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    1. Hi Sarika! First, thanks for coming by, AND for launching a really great interesting discussion! I don't really have an easy answer to that one. Raising my son bilingual, I went to a bilinguism workshop, and when the professor was asked what to do about speaking a foreign language to our child in mixed company, and concerns that it was rude etc, she basically said, "Too bad. Explain nicely that raising a bilingual child is important to you, and remember the long term benefits." Same type of reasoning with this. I've had to turn down snacks offered by other moms... This may become more of an issue as Pablo gets older and is in school, I'll have to see how I deal with it then... I'm more concerned about explaining to Pablo than to other people. And I guess it could be good to say, "All families do things differently, this is how we do things and here's why." There are a few things like that, which I find myself doing a bit differently than a lot of other moms (in regards to TV also, hoping to do no TV at all until 3). I guess we just have to own it... As far as playdates and special occasions, I am a bit more lenient, and will let Pablo have a taste of something that might be offered to him (depending on what it is...), so he's not too frustrated. As long as it doesn't become a daily habit, I consider it OK. I think kids get the special occasion thing...

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  4. We are a Franco--America. Household and follow the French eating method. My children are very good eaters, I never worry about them liking the food wherever we go UNLESS it is a place with poor food (like a fast food restaurant, they won't really eat it). My children also do not snack except for the occasional piece of fruit, No snack traps, goldfish, crackers, etc. I don't buy them at all. it unnerves me that they are fed a snack in their 3 hour morning preschool, but I try to look at the social aspect of communal eating and move on. I do not carry food around with me or allow them to just get whatever they want out of the fridge or pantry. I get them involved in meal planning, cooking, shopping for food, etc and it definitely interests them more in certain things, My 4 year old has started suggesting Recipes, usually random combinations of food which to me sound a bit off but I let her try, like Greek yogurt with grapes and maple syrup. It is so so so so so important the healthy eating and relationship with food. I am so incredibly shocked at the stories I hear and witness of children in the US who only eat PBJ or Mac and cheese, I mean look at what is offered as kid food on menus at restaurants. I love recipes, ESP the fig tart. Can't wait to try the leek and salmon!!!

    Www.facebook.com/unbreakablestride

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    1. Hi there, nice to meet you, thanks so much for sharing your experience and success stories! It's inspiring. So wonderful that your child is coming up with recipes, such a great creative outlet. Glad you found some recipes you liked, let me know what you think of the leek and salmon!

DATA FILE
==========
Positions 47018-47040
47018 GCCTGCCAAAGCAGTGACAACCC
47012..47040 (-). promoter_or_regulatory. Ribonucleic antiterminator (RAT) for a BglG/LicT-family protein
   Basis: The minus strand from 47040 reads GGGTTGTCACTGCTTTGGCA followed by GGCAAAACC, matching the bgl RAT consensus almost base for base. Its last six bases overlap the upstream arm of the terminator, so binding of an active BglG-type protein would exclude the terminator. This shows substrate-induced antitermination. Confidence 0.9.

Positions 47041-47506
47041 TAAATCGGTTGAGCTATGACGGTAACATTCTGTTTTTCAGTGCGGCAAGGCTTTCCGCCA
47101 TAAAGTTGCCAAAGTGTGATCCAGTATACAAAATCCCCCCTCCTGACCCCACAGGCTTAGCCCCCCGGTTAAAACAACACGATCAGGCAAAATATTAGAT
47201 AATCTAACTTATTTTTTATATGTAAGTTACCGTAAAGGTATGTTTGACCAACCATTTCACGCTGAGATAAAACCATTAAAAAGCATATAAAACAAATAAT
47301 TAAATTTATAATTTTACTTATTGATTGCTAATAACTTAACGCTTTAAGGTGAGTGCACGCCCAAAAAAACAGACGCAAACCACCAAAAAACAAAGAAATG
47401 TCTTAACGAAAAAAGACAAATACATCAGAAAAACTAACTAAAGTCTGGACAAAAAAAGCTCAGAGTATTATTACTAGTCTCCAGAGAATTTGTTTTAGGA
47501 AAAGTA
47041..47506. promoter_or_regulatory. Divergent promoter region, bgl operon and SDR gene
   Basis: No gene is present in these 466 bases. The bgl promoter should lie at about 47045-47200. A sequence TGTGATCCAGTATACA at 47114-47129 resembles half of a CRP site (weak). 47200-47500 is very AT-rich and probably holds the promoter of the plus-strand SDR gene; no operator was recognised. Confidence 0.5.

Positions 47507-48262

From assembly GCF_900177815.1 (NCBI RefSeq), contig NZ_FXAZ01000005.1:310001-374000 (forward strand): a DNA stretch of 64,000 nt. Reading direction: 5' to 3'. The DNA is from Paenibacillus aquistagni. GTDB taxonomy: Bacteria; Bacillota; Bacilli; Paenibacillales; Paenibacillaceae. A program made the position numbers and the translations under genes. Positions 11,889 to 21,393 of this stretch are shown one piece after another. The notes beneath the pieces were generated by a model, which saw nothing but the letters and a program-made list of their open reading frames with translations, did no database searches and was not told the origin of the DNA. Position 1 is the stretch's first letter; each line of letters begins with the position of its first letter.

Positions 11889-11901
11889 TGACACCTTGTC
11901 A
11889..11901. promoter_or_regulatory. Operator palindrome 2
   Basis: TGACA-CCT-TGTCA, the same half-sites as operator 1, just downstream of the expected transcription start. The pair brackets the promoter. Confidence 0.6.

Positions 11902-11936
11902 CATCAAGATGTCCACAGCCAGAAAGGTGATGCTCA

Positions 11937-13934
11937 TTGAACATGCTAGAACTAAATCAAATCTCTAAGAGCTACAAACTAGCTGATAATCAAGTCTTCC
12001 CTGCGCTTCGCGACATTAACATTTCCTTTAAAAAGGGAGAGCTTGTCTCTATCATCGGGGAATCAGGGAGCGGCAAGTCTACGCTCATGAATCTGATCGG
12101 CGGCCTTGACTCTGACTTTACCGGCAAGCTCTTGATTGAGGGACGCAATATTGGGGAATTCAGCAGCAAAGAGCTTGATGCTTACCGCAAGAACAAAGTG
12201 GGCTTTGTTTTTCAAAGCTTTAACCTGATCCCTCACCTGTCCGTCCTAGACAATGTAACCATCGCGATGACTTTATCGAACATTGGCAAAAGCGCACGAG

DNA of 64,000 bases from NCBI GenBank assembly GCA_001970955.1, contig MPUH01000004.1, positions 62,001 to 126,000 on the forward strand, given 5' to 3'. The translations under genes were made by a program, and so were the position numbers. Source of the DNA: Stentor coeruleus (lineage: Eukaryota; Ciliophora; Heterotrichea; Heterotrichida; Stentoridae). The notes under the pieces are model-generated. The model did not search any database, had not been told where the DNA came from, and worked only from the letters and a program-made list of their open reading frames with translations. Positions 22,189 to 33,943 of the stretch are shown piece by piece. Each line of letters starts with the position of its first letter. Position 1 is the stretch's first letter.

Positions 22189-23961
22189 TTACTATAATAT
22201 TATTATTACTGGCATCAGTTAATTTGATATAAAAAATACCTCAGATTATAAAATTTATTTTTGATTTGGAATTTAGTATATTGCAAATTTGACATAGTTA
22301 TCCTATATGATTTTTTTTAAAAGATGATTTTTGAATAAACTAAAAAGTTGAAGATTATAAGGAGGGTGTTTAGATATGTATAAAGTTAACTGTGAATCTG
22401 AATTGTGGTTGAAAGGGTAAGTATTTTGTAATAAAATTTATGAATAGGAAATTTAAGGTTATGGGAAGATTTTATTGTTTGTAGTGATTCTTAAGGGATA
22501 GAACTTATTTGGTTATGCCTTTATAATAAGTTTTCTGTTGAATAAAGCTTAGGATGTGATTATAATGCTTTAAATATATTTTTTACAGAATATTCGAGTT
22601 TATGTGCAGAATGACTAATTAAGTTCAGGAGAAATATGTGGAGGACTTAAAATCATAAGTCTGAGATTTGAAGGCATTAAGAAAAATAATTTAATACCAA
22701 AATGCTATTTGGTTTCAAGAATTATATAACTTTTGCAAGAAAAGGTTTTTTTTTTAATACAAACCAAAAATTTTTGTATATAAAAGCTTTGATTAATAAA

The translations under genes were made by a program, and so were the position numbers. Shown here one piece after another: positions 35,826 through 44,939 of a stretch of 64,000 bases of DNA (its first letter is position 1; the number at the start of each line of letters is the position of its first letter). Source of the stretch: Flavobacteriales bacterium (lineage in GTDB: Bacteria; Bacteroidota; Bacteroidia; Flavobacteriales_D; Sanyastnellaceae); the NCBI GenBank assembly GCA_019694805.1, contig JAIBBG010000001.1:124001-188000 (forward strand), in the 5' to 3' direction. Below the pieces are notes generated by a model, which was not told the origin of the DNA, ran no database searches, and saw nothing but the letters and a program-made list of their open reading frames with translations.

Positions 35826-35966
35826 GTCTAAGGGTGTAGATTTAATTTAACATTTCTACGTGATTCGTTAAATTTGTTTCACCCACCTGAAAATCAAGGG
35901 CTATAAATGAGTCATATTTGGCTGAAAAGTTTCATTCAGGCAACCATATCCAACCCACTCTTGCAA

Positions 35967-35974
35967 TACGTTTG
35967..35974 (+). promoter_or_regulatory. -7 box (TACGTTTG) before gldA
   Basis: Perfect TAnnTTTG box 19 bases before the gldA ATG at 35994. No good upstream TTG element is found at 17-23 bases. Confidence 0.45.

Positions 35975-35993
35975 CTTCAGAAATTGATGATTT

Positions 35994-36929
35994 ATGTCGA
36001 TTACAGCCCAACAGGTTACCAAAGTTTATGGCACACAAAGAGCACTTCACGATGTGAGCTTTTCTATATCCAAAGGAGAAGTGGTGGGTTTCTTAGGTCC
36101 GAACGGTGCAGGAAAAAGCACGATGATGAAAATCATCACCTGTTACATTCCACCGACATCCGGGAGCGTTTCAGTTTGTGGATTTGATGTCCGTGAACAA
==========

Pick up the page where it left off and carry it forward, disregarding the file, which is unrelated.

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  5. Helene,
    I am so happy to have found your site! I love this post and will definitely be making this recipe for the family soon.

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  6. Hi Darci, had the same feeling when I found yours! :-) Thanks so much for coming by! Let me know how the dish turns out!

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  7. Oh my goodness, Helene! As a salmon and leek fan, A HUGE fan, this gratin is a must make for me! Looks so delicious. I love gratin, cannot live without it in winter time. Thank you so much for sharing the recipe and gorgeous photos of the dish. You are certainly making me hungry!

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    1. I am a big fan of gratins too! Gratins and soups, such comfort foods, aren't they? Hope you get to try this easy one soon, it's quite tasty! :-)

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  8. Being a French mum in England, I tend to agree with all of you expats in the US.
    It took me years to realise that I never had snacks with me when every mum here has a snack in their bag at any time... I never realised because my son never asked for snacks. I have no idea whether it's because I'm French or whether it's because my son never asked but it's worked for us! Now, the only snack my children have is after school and it's always a piece of fresh fruit as I read that the best way to get them to eat what you want them to eat is to give it to them after school, when they are so hungry.

    Now, about this recipe... are the leeks quite strong in there or is the test softened by the bechamel? I am really not fond of leeks (though I'll have them in casserole) but am really tempted by this recipe...

    Thanks for your blog!

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    1. Thank YOU for your kind comments!
      You make a good point about the fruit at snack time. The same idea goes for vegetable first course when kids are the most hungry, and it definitely applies right after school too.
      About the recipe, you might want to just use the leek whites, less strong in flavor than the green part. But the leek does taste quite different in this than leeks in vinaigrette for example, so you might want to give it a try. Otherwise, you could substitute endives for the leeks... Would love to hear your feedback on the recipes you try!

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  9. I couldn't help but giggle at the Pablo-bib power struggle. I work with 3-10 year olds and I found that since having my own daughter I am more relaxed about similar incidents (I am very good at my non-emotional responses and stare down :)). I cringe slightly inside the day my almost 9 month goes to pull these things on me but know there is strength in strategies like what you listed above. Thank you for always inspiring good parenting!!!